What does Loves and Hours have to say to today’s audiences?

That no matter how complex, frustrating, or downright unpleasant our relationships can sometimes be with those we love, it is all worth it for the moments of true happiness we also share with them.

If you could change what happens to your character – what would you like to see happening to your character at the end of the play?

I suppose it would be nice if something happened to Tom which brought him a bit more happiness, such as finding a more satisfying relationship. Tom is arguably the least happy person in the production, and I feel a bit bad for him.

Why should local theatergoers come and see Loves and Hours?

Because it has a little bit of everything: comedy, drama, tenderness, anger, hope, hopes dashed, absurdity, sex, love, minimalism….

What’s next for you on the stage?

Immediately following Loves and Hours I will be playing Milt Fields in the Laurel Mill Playhouse’s production of Laughter on the 23rd Floor.

Running Time: Two hours and 30 minutes, with one intermission.

Loves and Hours plays through February 5, 2017 at Laurel Mill Playhouse – 508 Main Street, in Laurel, MD. For tickets, call (301) 617-9906, or purchase them online.

LINKS:
Review: Loves and Hours at Laurel Mill Playhouse by Ilene Chalmers.

Interview: Meet the Cast of ‘Loves and Hours at Laurel Mill Playhouse Part 1: Alan Barnett.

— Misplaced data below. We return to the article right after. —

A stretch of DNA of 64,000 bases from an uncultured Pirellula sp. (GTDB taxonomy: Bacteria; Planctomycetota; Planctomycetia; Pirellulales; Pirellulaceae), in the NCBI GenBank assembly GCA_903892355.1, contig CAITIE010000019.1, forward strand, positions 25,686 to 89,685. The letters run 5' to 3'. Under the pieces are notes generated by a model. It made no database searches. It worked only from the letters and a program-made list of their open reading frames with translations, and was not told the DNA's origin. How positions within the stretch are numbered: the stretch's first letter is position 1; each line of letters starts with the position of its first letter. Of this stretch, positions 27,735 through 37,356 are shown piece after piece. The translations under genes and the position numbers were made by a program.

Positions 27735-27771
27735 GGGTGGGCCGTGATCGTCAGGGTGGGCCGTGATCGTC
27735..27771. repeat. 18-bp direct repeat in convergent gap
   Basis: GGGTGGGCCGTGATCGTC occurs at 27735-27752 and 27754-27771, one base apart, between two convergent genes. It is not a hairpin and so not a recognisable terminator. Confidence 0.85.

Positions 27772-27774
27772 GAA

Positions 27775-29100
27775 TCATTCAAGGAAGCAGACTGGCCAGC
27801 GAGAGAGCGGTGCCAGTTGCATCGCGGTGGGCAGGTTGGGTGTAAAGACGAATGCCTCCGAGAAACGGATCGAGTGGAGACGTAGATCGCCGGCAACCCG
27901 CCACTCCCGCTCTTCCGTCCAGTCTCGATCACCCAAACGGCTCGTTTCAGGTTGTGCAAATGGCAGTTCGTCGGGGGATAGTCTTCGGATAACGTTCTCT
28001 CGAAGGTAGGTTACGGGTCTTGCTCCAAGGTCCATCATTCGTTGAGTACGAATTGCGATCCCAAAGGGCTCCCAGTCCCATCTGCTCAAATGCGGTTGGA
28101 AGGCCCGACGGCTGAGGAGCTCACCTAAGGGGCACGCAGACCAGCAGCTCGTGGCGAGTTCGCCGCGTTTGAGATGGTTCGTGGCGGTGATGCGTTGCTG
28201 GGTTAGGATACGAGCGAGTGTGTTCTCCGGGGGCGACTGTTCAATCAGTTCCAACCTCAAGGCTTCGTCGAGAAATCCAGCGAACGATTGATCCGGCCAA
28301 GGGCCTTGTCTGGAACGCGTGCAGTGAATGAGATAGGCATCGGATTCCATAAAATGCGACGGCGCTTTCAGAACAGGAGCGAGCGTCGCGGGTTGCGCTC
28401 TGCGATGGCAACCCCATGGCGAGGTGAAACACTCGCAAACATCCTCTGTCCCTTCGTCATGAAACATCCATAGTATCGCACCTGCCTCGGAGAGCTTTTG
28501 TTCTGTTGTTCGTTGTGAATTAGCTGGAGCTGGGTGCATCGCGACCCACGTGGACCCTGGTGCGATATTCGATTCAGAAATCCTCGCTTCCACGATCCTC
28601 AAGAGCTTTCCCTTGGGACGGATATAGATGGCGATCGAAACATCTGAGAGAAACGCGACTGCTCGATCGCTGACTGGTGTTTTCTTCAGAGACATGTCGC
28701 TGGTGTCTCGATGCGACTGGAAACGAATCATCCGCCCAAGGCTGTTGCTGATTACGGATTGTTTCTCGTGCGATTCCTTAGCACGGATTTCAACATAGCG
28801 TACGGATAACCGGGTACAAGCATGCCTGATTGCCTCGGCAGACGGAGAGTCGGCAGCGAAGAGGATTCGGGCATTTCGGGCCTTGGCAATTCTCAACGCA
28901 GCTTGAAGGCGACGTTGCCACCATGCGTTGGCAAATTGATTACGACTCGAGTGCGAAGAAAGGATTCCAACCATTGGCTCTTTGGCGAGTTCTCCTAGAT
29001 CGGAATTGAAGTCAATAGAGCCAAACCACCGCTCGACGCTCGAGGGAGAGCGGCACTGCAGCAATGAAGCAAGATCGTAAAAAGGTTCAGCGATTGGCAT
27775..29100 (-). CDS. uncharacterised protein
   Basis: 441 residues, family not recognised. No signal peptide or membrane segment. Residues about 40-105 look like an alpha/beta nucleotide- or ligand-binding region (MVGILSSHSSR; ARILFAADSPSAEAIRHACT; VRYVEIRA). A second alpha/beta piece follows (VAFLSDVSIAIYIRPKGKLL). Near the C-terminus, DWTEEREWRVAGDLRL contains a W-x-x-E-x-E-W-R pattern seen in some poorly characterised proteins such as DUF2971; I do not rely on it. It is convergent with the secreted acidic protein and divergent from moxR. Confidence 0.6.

Interview: Meet the Cast of ‘Loves and Hours’ at Laurel Mill Playhouse. Part 2: Terri Laurino.

Interview: Meet the Cast of ‘Loves and Hours’ at Laurel Mill Playhouse. Part 3: John Dignam.

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Joel Markowitz
Joel Markowitz is the Publisher and Editor of DCMetroTheaterArts. He founded the site with his brother Bruce to help promote the vast riches of theatre and the arts in the DC Metro area that includes Maryland, Virginia, and DC theater and music venues, universities, schools, Children's theaters, professional, and community theatres. Joel is an advocate for promoting the 'stars of the future' in his popular 'Scene Stealers' articles. He wrote a column for 5 years called ‘Theatre Schmooze’ and recorded podcast interviews for DC Theatre Scene. His work can also be seen and read on BroadwayStars. Joel also wrote a monthly preview of what was about to open in DC area theatres for BroadwayWorld. He is an avid film and theater goer, and a suffering Buffalo Bills and Sabres fan. Joel was a regular guest on 'The Lunch and Judy Show' radio program starring Judy Stadt in NYC. Joel founded The Ushers Theatre Going Group in the DC area in 1990, which had a 25-year run when it took its final curtain call last year. Joel is a proud member of The American Critics Association.